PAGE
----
Electrical, Mechanical, HVAC Contractors Publish New Guide of Lessons Learned and Best Practices
The National Electrical Contractors Association (NECA), together with the Mechanical Contractors Association of American (MCAA) and the Sheet Metal and Air Conditioning National Association (SMACNA) today released a joint, in-depth analysis of how specialty contractors can best use Building Information Modeling (BIM) to the advantage of all construction project stakeholders. Achieving Spatial Coordination Through BIM: A Guide for Specialty Contractors is available now as a free download for NECA members in the NECA online store. Hard copies of the publication will be available soon.
Download the Spatial Coordination Using BIM publication from the NECA Store
Specialty contractors are responsible for a building’s mechanical, electrical, plumbing (MEP) and heating, ventilation and air-conditioning (HVAC) systems – ones that define a structure’s design and accessibility as much as its architecture and materials. To the occupants and owners, a building's "environment" is shaped by its lighting, climate control, and communications networks. The heart and brain of a building are its internal MEP systems.
SUMMARY: Essential Facts about The Guide
The guide is designed to strengthen the business practices and contributions all specialty contractors can make to the pre-planning spatial coordination process using BIM.
This guide is the first step of an industry-wise education initiative for specialty and their employees who are responsible for BIM collaboration on construction projects. The information is also essential for those making any decisions on a construction job, including general contractors, building owners, engineers and architects who should understand real-world approaches to the world of virtual construction.
BIM: A Driving Force in Construction Planning
Growing adoption of BIM has dramatically affected the work of MEPs in the planning phase of a construction project. Well-run BIM projects eliminate waste and facilitate coordination and collaboration between specialty contractors. Using BIM can help avoid nasty, expensive, last-minute surprises requiring immediate jobsite interventions from MEPS.
This innovation in the business-as-usual model for a construction project is not without problems. In the last six years, as BIM has begun to find its place in U.S. commercial construction, owners seeking to limit their financial exposure and risk began requiring contractors to use this new construction tool. Even earlier than that, early-adopter MEP contractors realized many of these same benefits from using BIM’s spatial coordination processes. These contractors wanted to build more efficiently and profitably through pre-planning and collaboration.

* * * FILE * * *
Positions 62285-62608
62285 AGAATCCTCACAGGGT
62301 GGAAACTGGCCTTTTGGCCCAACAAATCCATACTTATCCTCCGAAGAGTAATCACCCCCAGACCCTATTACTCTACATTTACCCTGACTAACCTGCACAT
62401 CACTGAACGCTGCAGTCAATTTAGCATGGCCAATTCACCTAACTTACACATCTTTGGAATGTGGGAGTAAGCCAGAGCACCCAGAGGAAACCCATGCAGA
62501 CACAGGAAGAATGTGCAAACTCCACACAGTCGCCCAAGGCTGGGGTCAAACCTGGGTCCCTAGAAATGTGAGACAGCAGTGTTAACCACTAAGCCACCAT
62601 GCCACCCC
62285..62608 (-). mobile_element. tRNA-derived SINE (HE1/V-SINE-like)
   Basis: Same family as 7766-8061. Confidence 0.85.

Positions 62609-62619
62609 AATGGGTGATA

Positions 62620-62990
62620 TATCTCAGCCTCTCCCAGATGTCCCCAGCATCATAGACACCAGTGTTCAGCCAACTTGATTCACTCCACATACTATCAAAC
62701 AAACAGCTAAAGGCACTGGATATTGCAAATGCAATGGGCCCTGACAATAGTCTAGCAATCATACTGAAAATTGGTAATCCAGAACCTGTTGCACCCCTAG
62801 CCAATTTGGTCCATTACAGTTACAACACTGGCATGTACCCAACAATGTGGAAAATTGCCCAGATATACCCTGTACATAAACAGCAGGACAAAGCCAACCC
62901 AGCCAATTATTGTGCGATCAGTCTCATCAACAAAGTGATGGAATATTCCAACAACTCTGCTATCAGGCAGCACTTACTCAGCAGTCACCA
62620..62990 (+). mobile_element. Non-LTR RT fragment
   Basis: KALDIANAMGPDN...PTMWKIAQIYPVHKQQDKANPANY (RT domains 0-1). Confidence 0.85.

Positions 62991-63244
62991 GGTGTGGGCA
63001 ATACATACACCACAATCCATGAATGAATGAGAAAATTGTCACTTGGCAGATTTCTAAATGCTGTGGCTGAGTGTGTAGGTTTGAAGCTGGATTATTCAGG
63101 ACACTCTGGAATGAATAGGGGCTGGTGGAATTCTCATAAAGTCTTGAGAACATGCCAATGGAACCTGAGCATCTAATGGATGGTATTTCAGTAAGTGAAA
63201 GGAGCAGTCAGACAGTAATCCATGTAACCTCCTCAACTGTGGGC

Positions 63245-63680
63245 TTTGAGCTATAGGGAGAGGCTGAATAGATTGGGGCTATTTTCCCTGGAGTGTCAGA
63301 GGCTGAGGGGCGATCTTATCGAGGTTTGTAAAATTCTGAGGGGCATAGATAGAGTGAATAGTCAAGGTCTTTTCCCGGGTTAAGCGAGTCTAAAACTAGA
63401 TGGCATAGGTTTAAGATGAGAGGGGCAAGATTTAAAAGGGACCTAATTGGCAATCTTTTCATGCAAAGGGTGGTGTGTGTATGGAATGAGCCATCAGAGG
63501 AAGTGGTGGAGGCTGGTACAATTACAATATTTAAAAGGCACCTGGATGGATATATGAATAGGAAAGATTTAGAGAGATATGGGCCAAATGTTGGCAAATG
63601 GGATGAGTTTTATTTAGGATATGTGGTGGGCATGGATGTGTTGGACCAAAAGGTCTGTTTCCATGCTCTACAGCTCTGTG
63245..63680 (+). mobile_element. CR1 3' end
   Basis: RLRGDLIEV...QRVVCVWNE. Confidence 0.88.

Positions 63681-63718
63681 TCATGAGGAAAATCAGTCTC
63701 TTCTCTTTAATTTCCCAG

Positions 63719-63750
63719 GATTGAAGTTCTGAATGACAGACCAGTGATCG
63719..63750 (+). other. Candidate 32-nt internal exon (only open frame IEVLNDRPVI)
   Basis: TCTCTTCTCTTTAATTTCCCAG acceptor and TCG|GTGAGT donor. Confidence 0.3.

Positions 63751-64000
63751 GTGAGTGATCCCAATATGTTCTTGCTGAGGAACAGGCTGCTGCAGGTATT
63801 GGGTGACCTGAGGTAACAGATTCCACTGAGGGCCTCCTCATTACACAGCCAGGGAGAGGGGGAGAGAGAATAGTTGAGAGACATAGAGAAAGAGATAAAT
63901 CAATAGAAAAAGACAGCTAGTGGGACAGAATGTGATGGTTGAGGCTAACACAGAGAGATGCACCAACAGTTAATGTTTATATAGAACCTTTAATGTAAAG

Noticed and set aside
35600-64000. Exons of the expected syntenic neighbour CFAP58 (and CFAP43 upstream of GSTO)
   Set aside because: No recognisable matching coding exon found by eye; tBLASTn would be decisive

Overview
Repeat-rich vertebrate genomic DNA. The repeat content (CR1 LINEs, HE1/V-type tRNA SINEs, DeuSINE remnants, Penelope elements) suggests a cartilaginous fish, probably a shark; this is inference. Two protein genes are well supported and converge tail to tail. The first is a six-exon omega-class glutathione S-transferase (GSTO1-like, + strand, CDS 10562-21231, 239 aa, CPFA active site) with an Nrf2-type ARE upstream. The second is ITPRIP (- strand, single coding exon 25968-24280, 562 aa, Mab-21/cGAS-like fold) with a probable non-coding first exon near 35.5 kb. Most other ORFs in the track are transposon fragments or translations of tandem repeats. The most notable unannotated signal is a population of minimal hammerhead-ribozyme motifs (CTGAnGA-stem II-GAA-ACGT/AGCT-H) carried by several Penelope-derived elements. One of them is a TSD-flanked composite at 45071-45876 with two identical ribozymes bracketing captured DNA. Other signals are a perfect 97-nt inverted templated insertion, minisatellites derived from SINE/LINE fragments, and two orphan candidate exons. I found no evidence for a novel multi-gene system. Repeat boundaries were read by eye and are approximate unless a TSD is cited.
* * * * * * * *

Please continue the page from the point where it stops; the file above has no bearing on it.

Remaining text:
“For years, NECA contractors have seen project designs coming out of engineers’ and architects’ offices with fewer specifications than ever before,” said NECA CEO John M. Grau. “Electrical contractors have been filling in the design gaps for multiple electrical and communication systems, specifying products, and working with suppliers to get the best value for the customer. Incomplete information and the assumption that the specialty contractors would simply resolve the issues on-site became standard operating procedure.”
MEP contractors were often asked to assume the prime responsibility for a project by spearheading the traditional spatial coordination process, carrying less experienced and less competent project members through project completion. In this role of ad-hoc project coordinator, those MEP contractors saved many projects and spared the owners a great deal of expense and risk.
“The nature of MEP’s work puts specialty contractors on the business end of project design and fitment issues,” said NECA COO/Vice President Dan Walter. Walter served as NECA’s representative on the committee responsible for the publication. “The traditional expectations and practices surrounding spatial coordination between a building’s systems have been costly and laden with risk. While this technology has increased inefficiencies, it has not reduced the risk or the additional expense for specialty contractors.”
Study author David E. Quigley notes that BIM is improving the old patterns of construction schedule conflicts and poor field conditions that computer-aided design could not avoid. “The goal of BIM—to reduce construction risk—demands and rewards collaboration from an industry that has long been comfortable in its own silos. MEP contractors have been some of the biggest winners—and losers—of this new game,” said Quigley.
Although the Guide was written for specialty construction contractors, it also offers a set of standard best practices that can lead the building service industry to greater competence and success. “The technological innovations that BIM has introduced are not going away,” Grau said. “And those who fail to embrace it may see their businesses go away instead. With the release of the Guide, we believe we can help every contractor understand what it takes to bring their best efforts to a project.”
About the National Electrical Contractors Association
NECA is the voice of the $130 billion electrical construction industry that brings power, light, and communication technology to buildings and communities across the U.S. NECA contractors help customers achieve their goals for energy conservation, efficiency and renewable power. NECA’s national office and 119 local chapters advance the industry through advocacy, education, research and standards development. For more information, visit www.necanet.org.